Slimmers should forget what they have been told about avoiding rapid weight loss in favour of slow but sure dieting, according to new research.
The latest evidence suggests the idea that shedding too many pounds too fast leads to a cycle of “yo-yo” dieting is a myth.
“It shows clearly that the common claim that more rapid initial weight loss is associated with more rapid regain is false”
Losing weight quickly is the best way to achieve slimming goals and not likely to result in greater weight regain than the slow approach, Australian researchers said.
The findings contradict current dietary recommendations that favour slow and steady weight loss.
Katrina Purcell, from the University of Melbourne, said: “Across the world, guidelines recommend gradual weight loss for the treatment of obesity, reflecting the widely held belief that fast weight loss is more quickly regained.
“However, our results show that achieving a weight loss target of 12.5% is more likely, and drop-out is lower, if losing weight is done quickly,” she said.
The study looked at 200 obese adults who were randomly assigned to one of two slimming diets.
One was a 12 week rapid weight loss (RWL) programme on a strict diet of 450 to 800 calories a day.
The other was a 36-week gradual weight loss (GWL) programme which reduced energy intake by around 500 calories a day in accordance with current guidelines.
Participants who lost more than 12.5% of their bodyweight were then placed on a weight maintenance diet for three years.
Those on the rapid diet were more likely to meet their slimming target, with 81% of the group shedding at least 12.5% of body weight.
In contrast, only half of the gradual slimmers achieved this goal. Weight regain was about the same for both sets of participants on the maintenance diet.
In each case, about 71% of lost weight was restored after three years.
Writing in The Lancet Diabetes & Endocrinology, the authors suggested that the limited carbohydrate intake of very low calorie diets may force the body to burn fat.
Breakdown products of fat burning, called ketones, can suppress feelings of hunger. Losing weight quickly might also motivate people to persist with dieting and achieve better results, the researchers said.
Commenting on the research, Dr Corbin Martin and Professor Kishore Gadde, from the Pennington Biomedical Research Centre in the US, wrote: “The study … indicates that for weight loss, a slow and steady approach does not win the race, and the myth that rapid weight loss is associated with rapid weight regain is no more true than Aesop’s (tortoise and hare) fable.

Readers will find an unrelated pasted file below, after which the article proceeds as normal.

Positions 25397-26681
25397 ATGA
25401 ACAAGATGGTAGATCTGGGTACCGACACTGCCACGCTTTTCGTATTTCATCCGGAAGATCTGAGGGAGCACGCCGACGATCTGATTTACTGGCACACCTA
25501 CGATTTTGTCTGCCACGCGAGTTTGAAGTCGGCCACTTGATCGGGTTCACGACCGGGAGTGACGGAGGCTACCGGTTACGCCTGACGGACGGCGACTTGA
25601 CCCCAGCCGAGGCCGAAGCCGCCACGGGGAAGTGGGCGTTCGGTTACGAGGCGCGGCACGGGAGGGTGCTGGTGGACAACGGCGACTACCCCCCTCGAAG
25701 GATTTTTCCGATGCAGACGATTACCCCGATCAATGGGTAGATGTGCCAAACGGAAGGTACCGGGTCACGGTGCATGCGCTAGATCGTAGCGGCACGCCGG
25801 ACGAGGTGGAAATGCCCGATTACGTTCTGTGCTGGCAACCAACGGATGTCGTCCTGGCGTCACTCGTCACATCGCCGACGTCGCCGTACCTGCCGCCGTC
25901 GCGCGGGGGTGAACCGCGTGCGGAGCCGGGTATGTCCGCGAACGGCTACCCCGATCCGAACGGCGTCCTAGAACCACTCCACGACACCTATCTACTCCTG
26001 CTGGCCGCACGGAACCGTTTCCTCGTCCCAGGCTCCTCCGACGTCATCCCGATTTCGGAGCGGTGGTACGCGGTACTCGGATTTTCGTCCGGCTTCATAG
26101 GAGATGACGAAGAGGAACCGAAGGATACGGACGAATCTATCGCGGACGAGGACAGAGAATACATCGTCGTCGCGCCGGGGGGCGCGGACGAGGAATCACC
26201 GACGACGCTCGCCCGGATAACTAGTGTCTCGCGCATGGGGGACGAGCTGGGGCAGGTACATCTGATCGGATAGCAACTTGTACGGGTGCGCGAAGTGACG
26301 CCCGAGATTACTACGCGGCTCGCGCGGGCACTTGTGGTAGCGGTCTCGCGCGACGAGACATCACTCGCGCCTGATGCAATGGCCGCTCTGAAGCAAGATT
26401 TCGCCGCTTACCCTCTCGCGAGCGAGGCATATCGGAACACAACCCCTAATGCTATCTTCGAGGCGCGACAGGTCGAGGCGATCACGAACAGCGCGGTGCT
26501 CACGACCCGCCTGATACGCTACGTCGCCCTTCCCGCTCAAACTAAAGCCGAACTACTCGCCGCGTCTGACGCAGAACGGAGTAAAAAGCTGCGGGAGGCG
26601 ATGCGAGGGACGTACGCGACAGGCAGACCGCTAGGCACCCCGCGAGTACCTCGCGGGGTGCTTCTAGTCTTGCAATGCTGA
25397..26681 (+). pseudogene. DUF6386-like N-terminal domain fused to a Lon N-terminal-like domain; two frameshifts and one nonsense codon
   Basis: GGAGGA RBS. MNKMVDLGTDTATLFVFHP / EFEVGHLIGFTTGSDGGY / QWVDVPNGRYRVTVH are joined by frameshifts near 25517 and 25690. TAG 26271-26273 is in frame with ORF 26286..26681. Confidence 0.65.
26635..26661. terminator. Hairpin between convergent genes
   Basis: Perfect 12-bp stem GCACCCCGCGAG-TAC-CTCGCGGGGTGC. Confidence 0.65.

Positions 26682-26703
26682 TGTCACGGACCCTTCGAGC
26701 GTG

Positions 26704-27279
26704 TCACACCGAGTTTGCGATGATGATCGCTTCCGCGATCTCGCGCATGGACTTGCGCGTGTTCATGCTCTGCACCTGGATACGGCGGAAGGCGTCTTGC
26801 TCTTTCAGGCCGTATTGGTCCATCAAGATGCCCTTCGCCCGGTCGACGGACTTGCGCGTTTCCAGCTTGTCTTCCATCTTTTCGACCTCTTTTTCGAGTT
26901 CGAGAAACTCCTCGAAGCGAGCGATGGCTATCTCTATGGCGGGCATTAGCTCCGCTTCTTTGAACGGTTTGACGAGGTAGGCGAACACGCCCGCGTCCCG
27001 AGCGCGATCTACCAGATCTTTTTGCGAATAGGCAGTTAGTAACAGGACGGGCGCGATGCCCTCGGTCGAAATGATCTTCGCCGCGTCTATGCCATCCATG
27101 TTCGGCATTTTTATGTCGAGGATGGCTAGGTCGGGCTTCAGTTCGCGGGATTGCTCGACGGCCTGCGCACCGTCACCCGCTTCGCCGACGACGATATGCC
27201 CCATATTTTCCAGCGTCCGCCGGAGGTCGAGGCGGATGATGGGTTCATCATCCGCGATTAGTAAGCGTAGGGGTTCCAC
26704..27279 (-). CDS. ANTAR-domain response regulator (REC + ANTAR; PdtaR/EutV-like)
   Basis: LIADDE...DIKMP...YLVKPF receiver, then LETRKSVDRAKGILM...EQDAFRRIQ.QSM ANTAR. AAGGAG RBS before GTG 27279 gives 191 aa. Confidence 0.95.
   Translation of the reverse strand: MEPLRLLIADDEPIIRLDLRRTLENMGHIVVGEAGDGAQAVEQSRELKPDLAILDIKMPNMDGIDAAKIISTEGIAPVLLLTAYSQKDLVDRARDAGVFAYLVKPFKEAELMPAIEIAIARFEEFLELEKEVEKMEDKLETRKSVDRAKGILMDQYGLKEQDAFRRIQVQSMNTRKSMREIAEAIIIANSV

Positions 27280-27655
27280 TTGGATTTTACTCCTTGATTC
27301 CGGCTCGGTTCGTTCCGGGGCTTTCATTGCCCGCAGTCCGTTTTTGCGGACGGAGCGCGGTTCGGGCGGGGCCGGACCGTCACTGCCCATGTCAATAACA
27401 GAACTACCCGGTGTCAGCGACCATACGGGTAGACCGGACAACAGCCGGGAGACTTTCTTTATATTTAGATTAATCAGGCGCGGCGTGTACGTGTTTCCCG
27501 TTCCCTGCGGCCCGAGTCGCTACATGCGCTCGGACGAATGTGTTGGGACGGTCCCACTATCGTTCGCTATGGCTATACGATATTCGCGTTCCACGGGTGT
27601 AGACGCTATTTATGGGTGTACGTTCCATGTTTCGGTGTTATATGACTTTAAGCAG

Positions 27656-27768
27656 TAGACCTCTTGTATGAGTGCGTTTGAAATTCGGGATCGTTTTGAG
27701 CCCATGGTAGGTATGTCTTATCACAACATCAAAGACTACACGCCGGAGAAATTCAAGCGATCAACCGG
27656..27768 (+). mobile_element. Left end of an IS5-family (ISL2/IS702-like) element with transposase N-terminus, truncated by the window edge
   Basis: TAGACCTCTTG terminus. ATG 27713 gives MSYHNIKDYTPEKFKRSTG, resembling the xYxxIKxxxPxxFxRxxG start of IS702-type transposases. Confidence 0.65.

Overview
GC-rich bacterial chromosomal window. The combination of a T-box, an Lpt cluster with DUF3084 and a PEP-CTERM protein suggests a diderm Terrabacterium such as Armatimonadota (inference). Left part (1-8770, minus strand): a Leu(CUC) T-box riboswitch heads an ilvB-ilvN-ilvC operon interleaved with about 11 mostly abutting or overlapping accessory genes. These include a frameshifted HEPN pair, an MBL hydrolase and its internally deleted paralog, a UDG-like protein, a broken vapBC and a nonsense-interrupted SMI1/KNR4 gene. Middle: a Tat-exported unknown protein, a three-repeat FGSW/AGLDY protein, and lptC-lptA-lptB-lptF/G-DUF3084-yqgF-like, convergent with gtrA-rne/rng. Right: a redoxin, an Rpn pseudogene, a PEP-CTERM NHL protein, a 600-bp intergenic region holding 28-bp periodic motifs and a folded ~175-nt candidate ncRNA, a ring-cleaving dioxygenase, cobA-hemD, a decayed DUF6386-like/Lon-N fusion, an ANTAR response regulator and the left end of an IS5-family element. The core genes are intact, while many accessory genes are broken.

“Clinicians should bear in mind that different weight loss approaches might be suitable for different patients in the management of clinical obesity, and that efforts to curb the speed of initial weight loss might hinder their ultimate weight loss success,” they said.
British dietary expert Professor Susan Jebb, from Oxford University, said: “This is an important and well conducted study. It shows clearly that the common claim that more rapid initial weight loss is associated with more rapid regain is false.
“This is important because it will enable professionals to recommend a broader range of treatment options so that people may be more likely to find the one that is best suited to their lifestyle,” she said.
“Interestingly, the rapid weight loss group were more likely to achieve their target weight loss and more likely to stick with the programme,” she added. “These factors are both important to successful weight control.”
But Naveed Sattar, professor of Metabolic Medicine at the University of Glasgow, questioned how “gradual” the GWL diet really was.
“For me, gradual weight loss would be a loss of around 3% weight loss at three months before a period of weight maintenance – and then individuals can revert to weight loss if so desired,” he said.
“It may be best for the majority of individuals to lose weight even more slowly than in this study and more work is needed in this space to test this,” he added.